Tuesday, October 20, 2009

quote of the day

"We do not stop playing because we grow old. We grow old because we stop playing..."

--Oliver Wendell Holmes

Tuesday, October 06, 2009

Birth (or, Baby's First Halloween)

On Sunday, I went over to Meagan’s to help decorate her home for little William’s first Halloween. We strung up witches and scarecrows, pumpkins and skulls, eyeball lights and cats. Halloween is certainly one of the best days of the year, and we had the most lovely, mellow time hanging out with my new “nephew,” watching him sleep, showing him how great Halloween is. And we’d even started the day with a trip down to the Saturday Market under the Burnside Bridge, so we could spend some time together in this crisp and fresh autumn air. I found myself during the day also thinking about Jenn, and her new son Damian, who was born just three days after William (and also on my brother Aaron’s birthday).

Birth: it consumes us. The birth of a child, the birth of a novel, the birth of an idea or a new way of looking at the world. We are surrounded, inside and outside, by reincarnation and fresh starts and triumphs over the past. The past is just an old skin to be shed – admired, yes, missed, maybe, frightened by, possibly, but still something to learn from and then move on from. Those demons and specters and ghosts of our pasts only gain strength – are given birth to – if we allow them to shadow our presents and futures in unhealthy ways that keep us in ruts or strip away our confidence.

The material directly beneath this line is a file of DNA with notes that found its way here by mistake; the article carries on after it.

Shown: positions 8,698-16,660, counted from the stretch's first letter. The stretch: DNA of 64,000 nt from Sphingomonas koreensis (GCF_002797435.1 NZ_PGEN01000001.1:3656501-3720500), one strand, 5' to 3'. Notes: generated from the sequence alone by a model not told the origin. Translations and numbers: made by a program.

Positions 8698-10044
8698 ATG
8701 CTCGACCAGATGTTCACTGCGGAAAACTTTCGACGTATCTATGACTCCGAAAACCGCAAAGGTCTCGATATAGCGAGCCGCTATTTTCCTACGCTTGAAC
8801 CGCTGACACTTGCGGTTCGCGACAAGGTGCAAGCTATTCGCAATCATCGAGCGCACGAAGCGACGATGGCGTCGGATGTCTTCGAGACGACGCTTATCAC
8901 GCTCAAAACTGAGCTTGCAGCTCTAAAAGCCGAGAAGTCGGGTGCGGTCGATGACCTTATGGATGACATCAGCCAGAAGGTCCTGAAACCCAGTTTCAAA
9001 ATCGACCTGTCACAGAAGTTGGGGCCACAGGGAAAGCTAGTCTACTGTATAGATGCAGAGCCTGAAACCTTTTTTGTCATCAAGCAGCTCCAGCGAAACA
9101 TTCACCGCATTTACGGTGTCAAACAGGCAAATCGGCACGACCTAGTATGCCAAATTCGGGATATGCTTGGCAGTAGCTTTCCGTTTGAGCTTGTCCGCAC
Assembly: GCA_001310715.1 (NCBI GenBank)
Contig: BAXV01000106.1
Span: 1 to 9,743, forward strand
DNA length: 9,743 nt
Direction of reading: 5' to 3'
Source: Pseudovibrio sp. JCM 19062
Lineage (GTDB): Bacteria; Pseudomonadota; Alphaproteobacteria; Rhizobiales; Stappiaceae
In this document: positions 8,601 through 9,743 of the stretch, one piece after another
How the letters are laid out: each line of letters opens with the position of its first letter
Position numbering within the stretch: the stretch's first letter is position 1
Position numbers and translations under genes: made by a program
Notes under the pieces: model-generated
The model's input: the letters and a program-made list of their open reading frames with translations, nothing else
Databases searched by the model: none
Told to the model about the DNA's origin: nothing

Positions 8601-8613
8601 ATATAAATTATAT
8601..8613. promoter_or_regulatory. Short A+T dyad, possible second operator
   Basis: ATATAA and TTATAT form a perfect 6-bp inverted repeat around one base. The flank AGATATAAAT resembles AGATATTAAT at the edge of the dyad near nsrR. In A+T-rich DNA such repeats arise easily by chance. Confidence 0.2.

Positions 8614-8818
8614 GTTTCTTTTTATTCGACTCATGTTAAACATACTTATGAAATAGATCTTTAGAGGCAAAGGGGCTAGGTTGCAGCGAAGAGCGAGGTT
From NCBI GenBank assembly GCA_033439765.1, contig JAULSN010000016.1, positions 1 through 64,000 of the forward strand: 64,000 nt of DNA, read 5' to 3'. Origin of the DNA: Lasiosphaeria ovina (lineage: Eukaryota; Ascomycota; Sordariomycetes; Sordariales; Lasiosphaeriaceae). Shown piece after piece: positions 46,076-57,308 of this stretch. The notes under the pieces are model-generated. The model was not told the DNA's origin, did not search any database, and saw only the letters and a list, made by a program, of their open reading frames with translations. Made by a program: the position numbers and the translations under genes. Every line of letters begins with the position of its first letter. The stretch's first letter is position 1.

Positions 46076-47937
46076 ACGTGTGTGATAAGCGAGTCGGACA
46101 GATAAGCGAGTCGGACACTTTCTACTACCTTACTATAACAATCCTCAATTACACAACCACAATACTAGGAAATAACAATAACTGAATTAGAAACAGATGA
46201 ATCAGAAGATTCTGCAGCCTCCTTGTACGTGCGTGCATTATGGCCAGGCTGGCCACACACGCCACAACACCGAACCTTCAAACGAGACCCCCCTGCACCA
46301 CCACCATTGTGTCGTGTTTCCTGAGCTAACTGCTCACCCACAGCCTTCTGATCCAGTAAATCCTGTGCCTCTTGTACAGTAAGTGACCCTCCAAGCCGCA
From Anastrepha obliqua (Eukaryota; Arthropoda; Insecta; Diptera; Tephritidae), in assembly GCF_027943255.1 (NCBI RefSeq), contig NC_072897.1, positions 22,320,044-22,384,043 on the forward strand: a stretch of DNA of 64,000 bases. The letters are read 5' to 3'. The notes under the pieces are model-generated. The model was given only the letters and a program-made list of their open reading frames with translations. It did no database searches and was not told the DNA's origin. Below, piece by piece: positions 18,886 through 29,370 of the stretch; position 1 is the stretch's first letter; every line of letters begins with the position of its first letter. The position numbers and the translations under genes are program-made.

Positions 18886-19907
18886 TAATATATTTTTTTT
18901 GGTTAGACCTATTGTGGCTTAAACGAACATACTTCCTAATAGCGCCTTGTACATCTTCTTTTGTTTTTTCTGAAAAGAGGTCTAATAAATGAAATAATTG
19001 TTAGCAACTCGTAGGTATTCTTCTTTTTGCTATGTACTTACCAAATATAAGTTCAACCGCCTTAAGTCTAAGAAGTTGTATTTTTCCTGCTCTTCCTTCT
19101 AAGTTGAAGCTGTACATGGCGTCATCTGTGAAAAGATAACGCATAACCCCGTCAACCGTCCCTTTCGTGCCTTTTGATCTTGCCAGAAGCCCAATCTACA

Friday, October 02, 2009

quote of the day

"All things considered, when the human heart is fully explored and basic motivations understood, it is not the prospect of your own death that scares you most, that fills you to bursting with fear. Really, it's not. Think about it. What frightens us more, what reduces us to blubbering terror, are the deaths of those we love. The prospect of your own death, while not welcome, can be borne, for there is no suffering and pain once death has come. But when you lose the ones you love, your suffering lives on until you descend into your own grave. Mothers, fathers, wives and husbands, sons and daughters, friends -- they are taken from you all your life, and the pain of loss and loneliness that their passing leaves within you is a more profound suffering than the brief flare of pain and the fear of the unknown that accompanies your own death."

--Dean Koontz, Twilight Eyes